Vaccinated Australians could get green light to travel overseas in eight weeks

A new pilot program has been flagged that would allow vaccinated Australians the chance to travel internationally and return home under relaxed restrictions that could begin sooner than we thought.

Australians who’ve rolled up their sleeves and been vaccinated against COVID-19 might be able to travel internationally and return back to Australia with less strict quarantine requirements under a plan that could be trialled in six to eight weeks.

“What?” We hear you cry.

According to a report by The Guardian, federal health minister, Greg Hunt, revealed the proposal in the Coalition party room on Tuesday 1 June, following a question from Liberal MP Jason Falinski, who had asked whether vaccination could see people exempted from outbound and inbound travel restrictions.

The health minister said modelling began on Monday and a pilot program could begin in six to eight weeks’ time.

If the trial is successful, it could mean that vaccinated people in Australia or in countries where vaccination status can be reliably verified – such as the UK, US, Canada, and Singapore, could travel between low-risk counties – in an initiative similar to the current UK traffic light system.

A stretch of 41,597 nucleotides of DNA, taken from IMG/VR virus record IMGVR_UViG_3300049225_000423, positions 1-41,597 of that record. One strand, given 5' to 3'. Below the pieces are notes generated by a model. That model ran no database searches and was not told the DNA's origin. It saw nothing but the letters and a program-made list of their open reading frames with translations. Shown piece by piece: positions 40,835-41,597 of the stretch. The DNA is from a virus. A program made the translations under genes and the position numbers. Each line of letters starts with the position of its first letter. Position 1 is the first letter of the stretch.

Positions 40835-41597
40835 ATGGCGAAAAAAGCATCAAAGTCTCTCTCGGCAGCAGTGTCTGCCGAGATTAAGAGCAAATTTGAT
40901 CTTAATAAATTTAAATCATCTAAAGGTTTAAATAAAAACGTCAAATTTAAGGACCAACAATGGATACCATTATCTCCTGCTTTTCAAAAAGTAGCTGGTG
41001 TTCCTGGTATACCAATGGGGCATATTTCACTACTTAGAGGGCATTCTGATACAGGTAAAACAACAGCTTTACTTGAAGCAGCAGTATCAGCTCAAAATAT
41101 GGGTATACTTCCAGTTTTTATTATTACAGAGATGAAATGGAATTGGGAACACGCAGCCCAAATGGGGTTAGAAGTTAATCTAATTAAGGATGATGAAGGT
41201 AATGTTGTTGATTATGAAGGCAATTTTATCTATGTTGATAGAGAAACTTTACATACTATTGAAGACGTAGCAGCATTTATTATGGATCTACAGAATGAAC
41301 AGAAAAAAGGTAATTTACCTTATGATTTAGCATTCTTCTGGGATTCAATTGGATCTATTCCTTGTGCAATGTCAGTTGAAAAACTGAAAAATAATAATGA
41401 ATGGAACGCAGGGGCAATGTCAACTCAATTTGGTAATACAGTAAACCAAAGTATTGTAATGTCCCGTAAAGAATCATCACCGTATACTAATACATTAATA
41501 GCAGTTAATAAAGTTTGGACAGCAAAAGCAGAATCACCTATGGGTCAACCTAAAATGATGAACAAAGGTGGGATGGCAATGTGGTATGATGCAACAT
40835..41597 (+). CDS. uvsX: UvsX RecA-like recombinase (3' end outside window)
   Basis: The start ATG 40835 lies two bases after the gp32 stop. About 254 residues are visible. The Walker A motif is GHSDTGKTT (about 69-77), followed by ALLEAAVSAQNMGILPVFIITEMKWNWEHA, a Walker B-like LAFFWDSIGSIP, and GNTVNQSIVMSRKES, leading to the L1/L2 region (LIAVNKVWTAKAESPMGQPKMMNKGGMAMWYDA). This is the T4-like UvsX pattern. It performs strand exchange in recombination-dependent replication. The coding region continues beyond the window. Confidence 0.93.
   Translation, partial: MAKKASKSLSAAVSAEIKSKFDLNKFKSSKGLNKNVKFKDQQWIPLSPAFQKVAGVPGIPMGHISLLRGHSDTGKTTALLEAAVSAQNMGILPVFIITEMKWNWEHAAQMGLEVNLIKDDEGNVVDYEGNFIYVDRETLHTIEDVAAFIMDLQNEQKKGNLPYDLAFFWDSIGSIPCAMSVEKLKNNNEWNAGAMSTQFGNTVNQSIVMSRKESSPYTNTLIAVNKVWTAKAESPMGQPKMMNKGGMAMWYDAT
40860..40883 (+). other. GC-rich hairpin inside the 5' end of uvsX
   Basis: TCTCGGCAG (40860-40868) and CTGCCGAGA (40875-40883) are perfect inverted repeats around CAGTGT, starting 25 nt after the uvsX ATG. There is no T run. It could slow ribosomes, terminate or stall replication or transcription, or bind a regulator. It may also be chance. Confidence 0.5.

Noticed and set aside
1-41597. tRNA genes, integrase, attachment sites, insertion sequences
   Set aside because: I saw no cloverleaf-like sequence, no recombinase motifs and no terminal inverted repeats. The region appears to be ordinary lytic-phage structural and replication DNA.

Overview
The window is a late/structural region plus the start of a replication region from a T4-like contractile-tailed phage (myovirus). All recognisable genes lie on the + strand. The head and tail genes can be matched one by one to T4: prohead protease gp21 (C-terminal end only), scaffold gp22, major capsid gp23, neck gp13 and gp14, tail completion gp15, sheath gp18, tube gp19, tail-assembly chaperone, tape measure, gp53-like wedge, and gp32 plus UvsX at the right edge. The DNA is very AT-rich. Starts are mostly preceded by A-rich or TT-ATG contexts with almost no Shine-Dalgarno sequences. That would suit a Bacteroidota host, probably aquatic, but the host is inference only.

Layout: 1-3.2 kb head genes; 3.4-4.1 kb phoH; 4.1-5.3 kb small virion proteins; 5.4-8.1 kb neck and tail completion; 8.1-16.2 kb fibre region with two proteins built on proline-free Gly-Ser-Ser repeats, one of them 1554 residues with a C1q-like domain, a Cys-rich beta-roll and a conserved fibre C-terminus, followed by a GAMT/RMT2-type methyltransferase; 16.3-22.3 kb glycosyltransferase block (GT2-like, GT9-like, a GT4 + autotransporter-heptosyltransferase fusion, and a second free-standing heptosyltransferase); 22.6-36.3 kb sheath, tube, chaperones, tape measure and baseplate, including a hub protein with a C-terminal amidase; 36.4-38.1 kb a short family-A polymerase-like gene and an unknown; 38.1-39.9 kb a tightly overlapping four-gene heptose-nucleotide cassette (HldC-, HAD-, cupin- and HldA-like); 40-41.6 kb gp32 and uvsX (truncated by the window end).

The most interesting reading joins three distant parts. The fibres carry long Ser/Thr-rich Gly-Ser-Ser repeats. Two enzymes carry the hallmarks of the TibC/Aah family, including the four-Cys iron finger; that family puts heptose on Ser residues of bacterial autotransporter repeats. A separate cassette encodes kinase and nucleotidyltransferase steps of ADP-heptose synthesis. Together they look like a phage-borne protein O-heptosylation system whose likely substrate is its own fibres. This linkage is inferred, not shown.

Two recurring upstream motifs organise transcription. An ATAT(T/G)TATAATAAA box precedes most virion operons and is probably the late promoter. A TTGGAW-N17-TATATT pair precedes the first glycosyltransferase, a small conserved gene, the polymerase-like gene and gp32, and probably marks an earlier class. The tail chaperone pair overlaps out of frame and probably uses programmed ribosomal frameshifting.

Pressure has been mounting on the federal government to provide incentives to get vaccinated and ease the international travel ban, which has seen families separated since March 2020.

About 40,000 Australians are still stranded overseas, desperate to return home. This has been made difficult due to flight caps and limited hotel quarantine beds.

However, if this was to go ahead, it could see the Australian Government introducing red, amber and green country lists, based on the risk of bringing coronavirus back to Australia, with different quarantine rules to each destination being applied.

If returning vaccinated passengers from green countries could quarantine at home until they have recieved a negative COVID-19 test back, it could free up hotel quarantine beds for those needing to be repatriated from higher-risk countries, such as India.

Although nothing has been set in stone just yet, and we don’t know what the plan looks like at this stage, it is a promising sign for those stranded or missing family overseas.

Tags from the story

Leave a Reply

Your email address will not be published. Required fields are marked *